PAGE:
Colombia Conundrum


Colombia is one of the most violent places in the world. Kidnappings, political murders, pervasive drug trafficking, corruption, and a deepening economic recession wrack the country. Many fear that the nation, torn between leftist guerillas, right-wing private armies, and a military with a history of brutality, is on the verge of collapse. Hope resides in a growing peace movement that has mobilized millions of ordinary Colombians and helped elect a president, Andres Pastrana, who has pursued a negotiated peace among the factions.

Next month the U.S. Senate is likely to approve a $1.6-billion aid package for Colombia, four-fifths of which is designated as military assistance. The Clinton administration sees the aid, which Pastrana has requested, as crucial to the "drug war." In Peru and Bolivia, the interdiction of drug smugglers and the destruction of coca fields (cocaine is made from the coca leaf), combined with UN-sponsored efforts encouraging farmers to plant alternative crops, have significantly reduced the amount of coca grown there. As a consequence, Colombia has become the source for 80 percent of the world's cocaine. The Clinton administration thinks that the Colombian armed forces, given the resources and training needed, can get to the coca fields and destroy them. If the United States does nothing, advocates of aid say, not only will the flood of cocaine increase, but the chance for survival of Colombia's democracy, the oldest in Latin America, will become even more perilous.

There are good reasons to be skeptical about how the aid package is designed and what its prospects for success may be. Critics argue that the $1-billion increase in aid is not aimed primarily at drug interdiction, but is a recipe for U.S. entanglement in the thirty-five-year civil war between Marxist guerillas in the south and the corrupt oligarchy that controls the government in Bogota. Many worry that U.S. complicity in the atrocious human-rights record of the Colombian military is sure to be one result of greater involvement. Senator Patrick Leahy (D-Vt.) has warned that "What we are seeing is a dramatic ratcheting up of a counterinsurgency policy in the name of counterdrug policy."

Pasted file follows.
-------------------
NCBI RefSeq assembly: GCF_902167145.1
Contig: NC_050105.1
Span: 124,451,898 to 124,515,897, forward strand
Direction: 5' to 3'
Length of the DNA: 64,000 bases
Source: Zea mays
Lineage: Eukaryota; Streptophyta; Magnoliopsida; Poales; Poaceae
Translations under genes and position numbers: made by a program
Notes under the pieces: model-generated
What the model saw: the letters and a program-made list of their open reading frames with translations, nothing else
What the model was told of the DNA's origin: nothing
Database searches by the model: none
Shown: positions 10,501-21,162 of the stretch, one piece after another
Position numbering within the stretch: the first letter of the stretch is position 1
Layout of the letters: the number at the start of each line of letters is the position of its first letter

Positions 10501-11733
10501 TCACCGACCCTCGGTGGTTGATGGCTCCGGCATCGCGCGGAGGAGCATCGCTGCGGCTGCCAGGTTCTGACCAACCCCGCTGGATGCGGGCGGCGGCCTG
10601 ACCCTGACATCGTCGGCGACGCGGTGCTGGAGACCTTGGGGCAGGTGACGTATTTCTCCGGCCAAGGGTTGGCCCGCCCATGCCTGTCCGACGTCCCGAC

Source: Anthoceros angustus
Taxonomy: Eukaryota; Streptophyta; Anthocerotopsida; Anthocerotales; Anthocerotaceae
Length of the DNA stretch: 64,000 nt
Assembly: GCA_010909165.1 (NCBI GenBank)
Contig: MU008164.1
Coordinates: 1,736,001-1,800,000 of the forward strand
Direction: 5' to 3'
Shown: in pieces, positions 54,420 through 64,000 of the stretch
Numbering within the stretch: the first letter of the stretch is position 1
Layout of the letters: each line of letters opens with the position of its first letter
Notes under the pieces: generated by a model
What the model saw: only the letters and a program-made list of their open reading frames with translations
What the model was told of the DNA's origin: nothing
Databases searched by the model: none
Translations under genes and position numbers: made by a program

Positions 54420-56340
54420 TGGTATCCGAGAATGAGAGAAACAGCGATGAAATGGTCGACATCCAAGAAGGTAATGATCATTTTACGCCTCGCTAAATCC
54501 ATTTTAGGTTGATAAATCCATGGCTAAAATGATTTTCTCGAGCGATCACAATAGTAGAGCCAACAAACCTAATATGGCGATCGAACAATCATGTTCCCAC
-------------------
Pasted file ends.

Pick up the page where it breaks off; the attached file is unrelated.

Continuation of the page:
It is impossible, however, to completely separate counterdrug from counterinsurgency efforts in Colombia. The large coca-growing areas of southern Colombia are controlled by the leftist Revolutionary Armed Forces of Colombia (FARC), who extract $500 million annually in "protection" fees from coca growers. Few observers take the FARC's political agenda seriously (it executed three American human-rights workers last year), but its fifteen-thousand-person army cannot be ignored. President Pastrana has already made significant concessions to the FARC, and the United States supports a negotiated settlement to the conflict. But the guerrillas' recent military successes and fat bank account have given them little incentive to come to an agreement with the government. The military-aid package, which includes thirty Blackhawk helicopters and the creation of three specially trained battalions (5,000 troops) of the Colombian army, will pay for a campaign against FARC-controlled coca fields. …

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